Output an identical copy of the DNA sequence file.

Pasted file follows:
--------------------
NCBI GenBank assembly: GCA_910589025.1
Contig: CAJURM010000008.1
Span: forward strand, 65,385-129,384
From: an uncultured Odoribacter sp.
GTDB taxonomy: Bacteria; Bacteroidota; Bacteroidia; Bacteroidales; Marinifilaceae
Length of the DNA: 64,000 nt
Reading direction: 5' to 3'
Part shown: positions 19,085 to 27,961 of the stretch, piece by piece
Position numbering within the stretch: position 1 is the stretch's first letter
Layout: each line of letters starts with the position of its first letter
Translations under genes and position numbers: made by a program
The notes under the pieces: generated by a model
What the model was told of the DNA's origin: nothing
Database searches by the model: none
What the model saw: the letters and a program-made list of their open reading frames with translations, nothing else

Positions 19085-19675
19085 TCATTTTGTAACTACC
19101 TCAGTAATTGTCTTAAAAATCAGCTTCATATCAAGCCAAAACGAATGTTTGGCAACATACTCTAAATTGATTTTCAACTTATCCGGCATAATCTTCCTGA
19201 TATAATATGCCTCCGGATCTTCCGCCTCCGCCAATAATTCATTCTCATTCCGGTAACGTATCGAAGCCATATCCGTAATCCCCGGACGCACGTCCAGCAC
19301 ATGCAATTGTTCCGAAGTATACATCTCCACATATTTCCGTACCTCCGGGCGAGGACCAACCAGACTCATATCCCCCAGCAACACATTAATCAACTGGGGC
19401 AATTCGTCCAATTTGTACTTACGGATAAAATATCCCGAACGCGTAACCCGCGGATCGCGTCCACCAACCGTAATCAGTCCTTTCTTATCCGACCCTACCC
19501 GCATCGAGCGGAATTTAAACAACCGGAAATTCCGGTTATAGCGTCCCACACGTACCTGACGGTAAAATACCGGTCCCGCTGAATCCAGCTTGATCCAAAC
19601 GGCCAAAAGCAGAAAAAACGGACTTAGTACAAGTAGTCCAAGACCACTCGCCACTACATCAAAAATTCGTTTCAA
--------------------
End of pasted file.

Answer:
NCBI GenBank assembly: GCA_910589025.1
Contig: CAJURM010000008.1
Span: forward strand, 65,385-129,384
From: an uncultured Odoribacter sp.
GTDB taxonomy: Bacteria; Bacteroidota; Bacteroidia; Bacteroidales; Marinifilaceae
Length of the DNA: 64,000 nt
Reading direction: 5' to 3'
Part shown: positions 19,085 to 27,961 of the stretch, piece by piece
Position numbering within the stretch: position 1 is the stretch's first letter
Layout: each line of letters starts with the position of its first letter
Translations under genes and position numbers: made by a program
The notes under the pieces: generated by a model
What the model was told of the DNA's origin: nothing
Database searches by the model: none
What the model saw: the letters and a program-made list of their open reading frames with translations, nothing else

Positions 19085-19675
19085 TCATTTTGTAACTACC
19101 TCAGTAATTGTCTTAAAAATCAGCTTCATATCAAGCCAAAACGAATGTTTGGCAACATACTCTAAATTGATTTTCAACTTATCCGGCATAATCTTCCTGA
19201 TATAATATGCCTCCGGATCTTCCGCCTCCGCCAATAATTCATTCTCATTCCGGTAACGTATCGAAGCCATATCCGTAATCCCCGGACGCACGTCCAGCAC
19301 ATGCAATTGTTCCGAAGTATACATCTCCACATATTTCCGTACCTCCGGGCGAGGACCAACCAGACTCATATCCCCCAGCAACACATTAATCAACTGGGGC
19401 AATTCGTCCAATTTGTACTTACGGATAAAATATCCCGAACGCGTAACCCGCGGATCGCGTCCACCAACCGTAATCAGTCCTTTCTTATCCGACCCTACCC
19501 GCATCGAGCGGAATTTAAACAACCGGAAATTCCGGTTATAGCGTCCCACACGTACCTGACGGTAAAATACCGGTCCCGCTGAATCCAGCTTGATCCAAAC
19601 GGCCAAAAGCAGAAAAAACGGACTTAGTACAAGTAGTCCAAGACCACTCGCCACTACATCAAAAATTCGTTTCAA